A common and frustrating problem that many programmers encounter when first working with JSPs is how to access the size of a Collection using the JavaServer Pages Standard Tag Library (JSTL) and the Expression Language (EL). This article discusses this problem and illustrates a best practice solution.

The Problem

The JSTL and EL greatly reduce the amount of Java code in a JSP and as a result, can be used improve its maintainability. The EL provides a syntax for working with Java objects and allows an object’s properties to be accessed using a simple dot notation. So, for example, in order to access the size of a collection, we might assume that we could use an expression like this:
Unfortunately this will not work. In order to access a property in this way the object to which the property belongs must be implemented as a JavaBean component and it’s methods must adhere to the conventions described in the JavaBeans specification.
In short, to read the size property of a collection, the EL requires that the collection implements a getSize method; the bad news for us is that no such method exists in the Collections API.

Hack 1 – Use Scriptlets

The most common work-around to this problem is to simply fall back to using Java in a scriptlet in the JSP instead of the EL and to cast the request attribute to a collection:
This work-around produces some quite ugly code and becomes even worse when we use it as part of another expression; for example, to test the size within an if tag:
1.<c:if test="<%= ((Collection) request.getAttribute("collectionName")).size() == 1 %>">

Hack 2 – Provide a JavaBeans Compliant Collection Wrapper

A more elegant solution is to wrap the Collection with an object that implements the Collection interface and delegates all calls to the real collection:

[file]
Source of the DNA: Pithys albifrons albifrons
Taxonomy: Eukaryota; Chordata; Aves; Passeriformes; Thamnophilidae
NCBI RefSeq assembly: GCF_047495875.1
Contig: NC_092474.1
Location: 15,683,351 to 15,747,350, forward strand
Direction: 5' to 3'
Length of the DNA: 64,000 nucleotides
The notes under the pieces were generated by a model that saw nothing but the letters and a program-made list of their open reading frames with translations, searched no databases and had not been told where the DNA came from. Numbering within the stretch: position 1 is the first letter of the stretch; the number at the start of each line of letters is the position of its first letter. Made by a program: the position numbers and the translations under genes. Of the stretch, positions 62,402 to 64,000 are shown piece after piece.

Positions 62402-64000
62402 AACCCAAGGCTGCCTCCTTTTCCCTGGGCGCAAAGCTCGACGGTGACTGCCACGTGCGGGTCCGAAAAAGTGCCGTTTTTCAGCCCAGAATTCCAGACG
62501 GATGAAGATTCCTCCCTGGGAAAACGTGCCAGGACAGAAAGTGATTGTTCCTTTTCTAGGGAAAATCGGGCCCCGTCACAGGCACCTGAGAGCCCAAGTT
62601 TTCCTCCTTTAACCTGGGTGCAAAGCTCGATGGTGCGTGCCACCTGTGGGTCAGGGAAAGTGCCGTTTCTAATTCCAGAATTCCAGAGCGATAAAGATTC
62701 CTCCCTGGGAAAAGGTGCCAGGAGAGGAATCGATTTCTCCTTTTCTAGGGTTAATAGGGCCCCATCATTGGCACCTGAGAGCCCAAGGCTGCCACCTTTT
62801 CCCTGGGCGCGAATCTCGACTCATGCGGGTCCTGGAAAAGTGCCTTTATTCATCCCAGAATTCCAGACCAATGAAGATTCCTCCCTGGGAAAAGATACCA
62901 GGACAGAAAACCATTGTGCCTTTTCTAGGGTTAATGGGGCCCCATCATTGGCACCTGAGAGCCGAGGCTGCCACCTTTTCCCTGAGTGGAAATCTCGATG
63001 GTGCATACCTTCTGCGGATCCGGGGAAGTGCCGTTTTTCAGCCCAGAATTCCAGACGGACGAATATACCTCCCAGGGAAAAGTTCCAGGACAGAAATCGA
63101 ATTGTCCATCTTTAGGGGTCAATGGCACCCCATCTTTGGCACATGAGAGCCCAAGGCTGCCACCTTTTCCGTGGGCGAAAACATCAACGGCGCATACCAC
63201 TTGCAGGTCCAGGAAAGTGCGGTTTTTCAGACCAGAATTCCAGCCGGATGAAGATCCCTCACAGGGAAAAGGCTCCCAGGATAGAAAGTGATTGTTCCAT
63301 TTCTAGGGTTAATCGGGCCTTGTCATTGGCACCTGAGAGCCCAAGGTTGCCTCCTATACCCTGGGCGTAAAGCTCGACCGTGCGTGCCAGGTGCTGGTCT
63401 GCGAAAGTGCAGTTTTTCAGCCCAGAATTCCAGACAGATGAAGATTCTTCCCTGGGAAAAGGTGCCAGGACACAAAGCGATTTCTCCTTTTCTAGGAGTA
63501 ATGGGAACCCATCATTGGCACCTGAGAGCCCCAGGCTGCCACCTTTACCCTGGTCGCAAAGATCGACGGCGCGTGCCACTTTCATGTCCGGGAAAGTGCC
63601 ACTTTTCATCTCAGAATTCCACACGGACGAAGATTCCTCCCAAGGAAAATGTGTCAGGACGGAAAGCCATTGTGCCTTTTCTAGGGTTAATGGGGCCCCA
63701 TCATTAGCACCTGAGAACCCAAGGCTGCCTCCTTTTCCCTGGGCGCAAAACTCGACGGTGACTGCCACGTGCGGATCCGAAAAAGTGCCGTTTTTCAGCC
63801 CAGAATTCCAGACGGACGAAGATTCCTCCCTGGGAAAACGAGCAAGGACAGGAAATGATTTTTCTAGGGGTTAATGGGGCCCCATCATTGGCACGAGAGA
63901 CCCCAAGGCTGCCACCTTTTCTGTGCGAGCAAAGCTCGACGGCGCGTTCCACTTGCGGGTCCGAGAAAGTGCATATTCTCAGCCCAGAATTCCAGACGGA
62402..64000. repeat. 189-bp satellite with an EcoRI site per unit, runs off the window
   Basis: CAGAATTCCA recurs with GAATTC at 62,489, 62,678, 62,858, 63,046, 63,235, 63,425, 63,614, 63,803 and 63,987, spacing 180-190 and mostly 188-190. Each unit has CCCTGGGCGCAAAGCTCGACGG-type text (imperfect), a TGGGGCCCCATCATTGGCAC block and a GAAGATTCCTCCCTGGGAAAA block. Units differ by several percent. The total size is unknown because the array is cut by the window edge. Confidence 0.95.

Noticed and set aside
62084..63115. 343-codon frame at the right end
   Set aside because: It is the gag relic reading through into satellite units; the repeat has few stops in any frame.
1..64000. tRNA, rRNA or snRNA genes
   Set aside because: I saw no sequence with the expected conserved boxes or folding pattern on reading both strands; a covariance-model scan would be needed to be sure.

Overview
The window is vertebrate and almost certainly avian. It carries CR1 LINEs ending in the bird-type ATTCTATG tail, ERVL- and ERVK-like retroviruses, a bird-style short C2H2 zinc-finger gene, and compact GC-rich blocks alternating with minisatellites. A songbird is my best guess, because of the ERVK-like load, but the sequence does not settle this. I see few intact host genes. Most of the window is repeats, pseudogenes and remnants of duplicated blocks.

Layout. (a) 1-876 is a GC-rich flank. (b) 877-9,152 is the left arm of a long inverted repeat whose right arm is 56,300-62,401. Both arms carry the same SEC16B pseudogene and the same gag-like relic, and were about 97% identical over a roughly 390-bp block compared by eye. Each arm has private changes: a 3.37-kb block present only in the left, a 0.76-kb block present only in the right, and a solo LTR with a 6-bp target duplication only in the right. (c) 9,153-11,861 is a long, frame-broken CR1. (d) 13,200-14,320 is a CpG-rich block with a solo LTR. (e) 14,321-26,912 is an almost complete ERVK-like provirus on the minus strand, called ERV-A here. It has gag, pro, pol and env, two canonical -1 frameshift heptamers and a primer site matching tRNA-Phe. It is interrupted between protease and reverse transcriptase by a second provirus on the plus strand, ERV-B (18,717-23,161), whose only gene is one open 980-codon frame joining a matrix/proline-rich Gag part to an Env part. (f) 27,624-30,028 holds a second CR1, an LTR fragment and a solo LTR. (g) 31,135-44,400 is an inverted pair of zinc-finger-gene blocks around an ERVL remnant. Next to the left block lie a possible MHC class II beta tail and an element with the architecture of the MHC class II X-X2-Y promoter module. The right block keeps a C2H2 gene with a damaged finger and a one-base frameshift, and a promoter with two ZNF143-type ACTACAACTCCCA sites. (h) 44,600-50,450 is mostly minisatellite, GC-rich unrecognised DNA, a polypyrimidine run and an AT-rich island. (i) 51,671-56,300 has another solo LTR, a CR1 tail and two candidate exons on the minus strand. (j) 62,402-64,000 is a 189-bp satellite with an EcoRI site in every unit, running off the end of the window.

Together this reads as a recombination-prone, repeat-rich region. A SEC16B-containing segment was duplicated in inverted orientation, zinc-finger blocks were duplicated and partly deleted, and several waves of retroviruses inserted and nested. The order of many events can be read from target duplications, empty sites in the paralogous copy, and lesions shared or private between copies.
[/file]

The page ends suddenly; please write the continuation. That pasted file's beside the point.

01.public class JSTLCollectionWrapper implements Collection {
02.//the underlying collection that is being wrapped
03.private final Collection realCollection;
06.public JSTLCollectionWrapper(Collection c) {
07.realCollection = c;
10.//implement Collection interface and delegate all calls to realCollection
12.//provide a JavaBeans getter method for the size property
13.public int getSize() {
14.return realCollection.size();
Then in your controller class, wrap all collections before adding them to the request or the users session:
1.Collection wrapped = new JSTLCollectionWrapper(realCollection);
2.request.setAttrubute("collectionName", wrapped);
The JSTL expressions can now access the size property of the collection as the wrapper class implements this according to the JavaBeans specification:
The downside to this approach is that it requires you write the wrapper class, and that you must remember to use it wherever you add a collection as an attribute to an HTTP request or session in your controller classes.

The Best Practice Approach

Just so long as you’re using an application server that supports JSTL 1.1 or later (and you really should be), there’s a much neater solution available: use the functions tags.
The functions tags can be used in a JSP just like any other tag library, but rather than providing tags to use, the library extends the capabilities of the EL by providing some simple functions for you to use. Here’s how you can check the size of a collection using the functions tags:
1.<%-- declare that we intend to use the functions taglib --%>
2.<%@ taglib prefix='fn' uri='http://java.sun.com/jsp/jstl/functions' %>
4.<%-- use it --%>
The first line here is just a standard taglib directive telling the application server that we would like to use the functions tags. The second line illustrates how the length function can then be used to return the size of a collection.
As you can see, the syntax is pretty simple, far less intrusive than using a scriptlet, and does not require any special coding in your controller classes. It also has the added advantage that it works for arrays too, and will even return the length of a String should you need to figure that out.
This solution retains much of its simplicity even when used in more complex expressions:
So there you have it. If you’ve been trying to figure out how to work with collection’s sizes in your JSPs, or maybe you’ve just been praying that Sun would rename the size method to getSize, then the functions tag library can offer a neat and simple solution to this common programming pitfall.